Do you know that your life insurance needs vary as your life changes?
As a HENRY or Pre-retiree, you should understand that having life insurance is part of a responsible financial plan. Most people are not aware that needs keep changing according to their life stage. If you have found a plan that meets your needs and gives you peace of mind, it is important to reevaluate your life insurance needs as they fluctuate during different life stages.
Consider the following five different life stages and how they can impact your life insurance needs.
Getting married is a positive and exciting life event for any couple, but amidst all the party planning most couples do not stop to think how marriage could affect their life insurance needs. Getting married means that you are now working as one unit and your financial obligation now becomes a joint effort. Getting married does not directly affect your life insurance rates, but now that you have a spouse you can choose to purchase a policy together. Having a joint policy means that if one of you passes on, the surviving spouse is financially stable and they can maintain their current living standard. The surviving spouse is also in a position to use the death benefits to supplement retirement or a child’s education down the road.
2. Becoming a Parent
Becoming a parent is an equally amazing and terrifying experience. One moment you are an independent adult and the next you have a child who entirely depends on you. It is vital for you and your spouse to review your life insurance policy because it is not just the two of you, but you have at least one financial dependent. It is time to think about how your family would cope financially if something happened to either you or your spouse and you couldn’t work anymore.
When you have a kid, there are other factors that are important to consider such as the fact that kids can be expensive to raise. Also, child-rearing expenses, other than the basic, tend to rise with age. You should also keep in mind that college education tends to be expensive. As a parent, you should ask yourself whether your partner can handle these child-related expenses if you are suddenly not there.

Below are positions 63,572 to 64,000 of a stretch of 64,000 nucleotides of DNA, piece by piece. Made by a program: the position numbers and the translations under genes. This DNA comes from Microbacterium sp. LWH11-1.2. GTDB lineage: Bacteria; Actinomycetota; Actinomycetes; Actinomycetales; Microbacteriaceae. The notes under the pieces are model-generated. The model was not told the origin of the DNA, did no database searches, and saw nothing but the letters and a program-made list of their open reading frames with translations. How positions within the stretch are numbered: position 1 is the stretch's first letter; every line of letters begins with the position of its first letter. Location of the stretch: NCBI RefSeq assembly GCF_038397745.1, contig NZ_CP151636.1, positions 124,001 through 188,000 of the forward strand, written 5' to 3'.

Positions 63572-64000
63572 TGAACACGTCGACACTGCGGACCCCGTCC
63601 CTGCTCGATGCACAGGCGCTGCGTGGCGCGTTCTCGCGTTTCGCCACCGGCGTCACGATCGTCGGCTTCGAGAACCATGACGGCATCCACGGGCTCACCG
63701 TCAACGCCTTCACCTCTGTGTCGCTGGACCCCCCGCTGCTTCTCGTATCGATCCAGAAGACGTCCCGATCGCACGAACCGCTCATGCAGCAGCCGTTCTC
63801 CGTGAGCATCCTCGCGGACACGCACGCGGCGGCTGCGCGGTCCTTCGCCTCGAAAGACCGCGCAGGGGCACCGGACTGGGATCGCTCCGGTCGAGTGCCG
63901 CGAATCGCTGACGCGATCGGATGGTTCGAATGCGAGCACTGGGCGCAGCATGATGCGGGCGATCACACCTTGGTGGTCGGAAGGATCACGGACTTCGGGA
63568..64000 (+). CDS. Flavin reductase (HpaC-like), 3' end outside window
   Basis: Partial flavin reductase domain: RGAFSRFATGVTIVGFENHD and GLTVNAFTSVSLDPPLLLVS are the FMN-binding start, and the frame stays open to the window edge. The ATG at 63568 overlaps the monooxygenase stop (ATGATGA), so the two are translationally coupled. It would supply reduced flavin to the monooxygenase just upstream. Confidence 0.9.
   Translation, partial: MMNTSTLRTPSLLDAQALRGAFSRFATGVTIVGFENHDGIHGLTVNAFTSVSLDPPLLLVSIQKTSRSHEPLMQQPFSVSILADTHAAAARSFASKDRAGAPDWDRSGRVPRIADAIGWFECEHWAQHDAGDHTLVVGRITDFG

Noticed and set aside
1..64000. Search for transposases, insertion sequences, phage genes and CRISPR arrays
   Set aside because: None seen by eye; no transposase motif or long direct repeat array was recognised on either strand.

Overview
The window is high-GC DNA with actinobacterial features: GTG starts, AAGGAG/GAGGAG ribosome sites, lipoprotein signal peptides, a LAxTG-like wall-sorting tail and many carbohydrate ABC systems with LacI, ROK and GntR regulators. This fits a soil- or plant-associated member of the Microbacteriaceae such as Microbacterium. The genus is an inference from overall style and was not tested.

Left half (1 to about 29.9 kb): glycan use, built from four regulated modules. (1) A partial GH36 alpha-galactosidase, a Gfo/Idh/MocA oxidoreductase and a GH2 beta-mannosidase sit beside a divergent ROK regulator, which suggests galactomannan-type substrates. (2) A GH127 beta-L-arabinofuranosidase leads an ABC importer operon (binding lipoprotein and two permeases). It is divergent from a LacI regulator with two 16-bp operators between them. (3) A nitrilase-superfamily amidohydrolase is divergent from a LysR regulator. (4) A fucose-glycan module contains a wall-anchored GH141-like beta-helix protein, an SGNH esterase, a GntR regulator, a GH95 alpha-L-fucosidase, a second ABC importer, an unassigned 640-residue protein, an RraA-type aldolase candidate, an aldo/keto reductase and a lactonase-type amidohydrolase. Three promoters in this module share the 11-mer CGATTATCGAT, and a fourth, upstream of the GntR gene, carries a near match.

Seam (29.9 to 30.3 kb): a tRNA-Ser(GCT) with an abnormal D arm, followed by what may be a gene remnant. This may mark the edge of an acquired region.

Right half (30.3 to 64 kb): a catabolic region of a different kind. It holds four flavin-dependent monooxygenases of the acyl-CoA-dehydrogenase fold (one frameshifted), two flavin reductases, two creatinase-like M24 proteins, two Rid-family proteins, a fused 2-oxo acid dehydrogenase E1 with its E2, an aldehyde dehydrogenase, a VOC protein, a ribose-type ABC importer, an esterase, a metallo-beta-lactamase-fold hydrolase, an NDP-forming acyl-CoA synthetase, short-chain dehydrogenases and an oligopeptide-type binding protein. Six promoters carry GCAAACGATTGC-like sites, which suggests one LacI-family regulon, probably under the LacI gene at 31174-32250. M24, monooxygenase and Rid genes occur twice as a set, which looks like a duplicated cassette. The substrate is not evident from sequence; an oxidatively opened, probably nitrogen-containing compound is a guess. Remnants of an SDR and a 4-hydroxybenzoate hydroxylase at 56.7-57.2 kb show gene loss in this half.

3. Mortgage Protection
Your family home might be your most significant asset but also one of the most substantial financial responsibilities. For most families, mortgage repayments constitute their largest regular expense, and it is for this reason most people take life insurance policies. Life insurance can be an essential lifeline for the family especially when the primary earner in the family passes away.
4. Running a Business
If you are self-employed and you run your own business, the chances are that you have made a substantial investment in it. If you have made an investment in the recent past such as purchasing a new building, it could change the value of your business. If this happens, the insurance limits are raised so that they can cover business debts that your family might be liable for if you passed on. However, if you didn’t have life insurance they might be forced to liquidate some assets to pay off the debt.
If you and your spouse decide to divorce, it is crucial that you determine what happens to your life insurance policy. Divorce will raise two kinds of issues; beneficiary and coverage issues. If you did not have children during your marriage, the issue is as simple as just changing the beneficiary and adjusting your coverage, so it reflects your newly single status. If you had children, you simply change the beneficiary from your spouse to the children.
Most people are not aware of how their life insurance needs change as their lives change. It is essential that you adjust your policy depending on the stage of life you are in.
This content is developed from sources believed to be providing accurate information, and provided by Twenty Over Ten. It may not be used for the purpose of avoiding any federal tax penalties. Please consult legal or tax professionals for specific information regarding your individual situation. The opinions expressed and material provided are for general information, and should not be considered a solicitation for the purchase or sale of any security.